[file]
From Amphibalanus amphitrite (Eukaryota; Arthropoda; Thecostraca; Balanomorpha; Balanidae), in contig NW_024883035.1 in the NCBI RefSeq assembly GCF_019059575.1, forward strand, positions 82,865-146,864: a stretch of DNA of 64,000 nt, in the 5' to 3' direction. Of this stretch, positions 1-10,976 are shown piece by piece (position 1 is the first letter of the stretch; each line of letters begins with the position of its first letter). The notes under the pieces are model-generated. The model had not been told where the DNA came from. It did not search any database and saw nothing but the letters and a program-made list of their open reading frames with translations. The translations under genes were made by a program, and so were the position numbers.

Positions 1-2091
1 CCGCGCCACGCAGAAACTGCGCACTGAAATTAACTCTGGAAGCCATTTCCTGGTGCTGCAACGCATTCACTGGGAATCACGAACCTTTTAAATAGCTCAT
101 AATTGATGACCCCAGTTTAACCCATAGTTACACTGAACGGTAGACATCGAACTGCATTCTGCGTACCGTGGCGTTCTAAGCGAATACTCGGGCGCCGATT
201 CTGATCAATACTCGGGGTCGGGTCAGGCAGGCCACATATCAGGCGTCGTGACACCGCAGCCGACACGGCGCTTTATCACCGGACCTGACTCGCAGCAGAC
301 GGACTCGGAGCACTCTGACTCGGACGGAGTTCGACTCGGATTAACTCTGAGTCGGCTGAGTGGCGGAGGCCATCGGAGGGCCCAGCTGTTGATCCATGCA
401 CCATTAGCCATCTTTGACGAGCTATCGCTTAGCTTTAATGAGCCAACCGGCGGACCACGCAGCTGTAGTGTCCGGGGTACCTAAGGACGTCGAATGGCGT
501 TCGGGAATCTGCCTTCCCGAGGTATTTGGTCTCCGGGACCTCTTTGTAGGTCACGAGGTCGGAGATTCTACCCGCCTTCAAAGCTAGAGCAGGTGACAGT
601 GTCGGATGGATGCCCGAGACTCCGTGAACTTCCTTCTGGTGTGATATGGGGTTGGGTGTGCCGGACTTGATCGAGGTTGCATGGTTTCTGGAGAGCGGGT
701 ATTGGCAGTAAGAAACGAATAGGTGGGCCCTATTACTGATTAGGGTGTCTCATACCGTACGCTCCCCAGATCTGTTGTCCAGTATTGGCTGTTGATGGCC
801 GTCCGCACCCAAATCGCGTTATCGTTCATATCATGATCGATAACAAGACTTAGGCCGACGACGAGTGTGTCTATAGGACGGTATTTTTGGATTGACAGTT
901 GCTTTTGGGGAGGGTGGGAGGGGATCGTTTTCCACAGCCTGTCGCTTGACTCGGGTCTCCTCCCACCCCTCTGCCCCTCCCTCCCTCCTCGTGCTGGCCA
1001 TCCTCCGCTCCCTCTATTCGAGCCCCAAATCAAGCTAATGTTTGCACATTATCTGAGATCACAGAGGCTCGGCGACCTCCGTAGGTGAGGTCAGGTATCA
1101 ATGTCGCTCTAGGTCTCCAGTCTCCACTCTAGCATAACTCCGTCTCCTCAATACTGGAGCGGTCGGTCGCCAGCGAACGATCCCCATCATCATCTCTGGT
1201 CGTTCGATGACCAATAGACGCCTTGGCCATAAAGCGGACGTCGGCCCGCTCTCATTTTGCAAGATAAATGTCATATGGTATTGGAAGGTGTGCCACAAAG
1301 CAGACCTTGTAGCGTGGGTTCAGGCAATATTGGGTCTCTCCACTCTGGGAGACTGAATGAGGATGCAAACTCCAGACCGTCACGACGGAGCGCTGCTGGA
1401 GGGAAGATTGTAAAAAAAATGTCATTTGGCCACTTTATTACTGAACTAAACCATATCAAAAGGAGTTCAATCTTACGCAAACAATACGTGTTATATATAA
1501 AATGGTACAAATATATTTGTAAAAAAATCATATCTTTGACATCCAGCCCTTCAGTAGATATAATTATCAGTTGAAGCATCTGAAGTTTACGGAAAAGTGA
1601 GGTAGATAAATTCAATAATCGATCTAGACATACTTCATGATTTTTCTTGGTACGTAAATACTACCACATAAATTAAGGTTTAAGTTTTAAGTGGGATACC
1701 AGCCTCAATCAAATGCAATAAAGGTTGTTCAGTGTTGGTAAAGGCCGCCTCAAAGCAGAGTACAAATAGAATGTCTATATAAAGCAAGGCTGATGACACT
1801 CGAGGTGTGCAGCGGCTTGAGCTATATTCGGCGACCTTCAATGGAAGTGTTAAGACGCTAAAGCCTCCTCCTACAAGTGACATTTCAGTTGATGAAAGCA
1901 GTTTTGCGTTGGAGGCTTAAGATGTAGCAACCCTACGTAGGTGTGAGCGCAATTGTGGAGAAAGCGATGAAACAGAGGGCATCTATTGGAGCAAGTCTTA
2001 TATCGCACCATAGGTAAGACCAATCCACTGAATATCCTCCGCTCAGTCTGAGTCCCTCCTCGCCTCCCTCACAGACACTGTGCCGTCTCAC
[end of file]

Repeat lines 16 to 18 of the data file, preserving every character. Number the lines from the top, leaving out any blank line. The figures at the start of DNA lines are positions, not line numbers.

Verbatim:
1301 CAGACCTTGTAGCGTGGGTTCAGGCAATATTGGGTCTCTCCACTCTGGGAGACTGAATGAGGATGCAAACTCCAGACCGTCACGACGGAGCGCTGCTGGA
1401 GGGAAGATTGTAAAAAAAATGTCATTTGGCCACTTTATTACTGAACTAAACCATATCAAAAGGAGTTCAATCTTACGCAAACAATACGTGTTATATATAA
1501 AATGGTACAAATATATTTGTAAAAAAATCATATCTTTGACATCCAGCCCTTCAGTAGATATAATTATCAGTTGAAGCATCTGAAGTTTACGGAAAAGTGA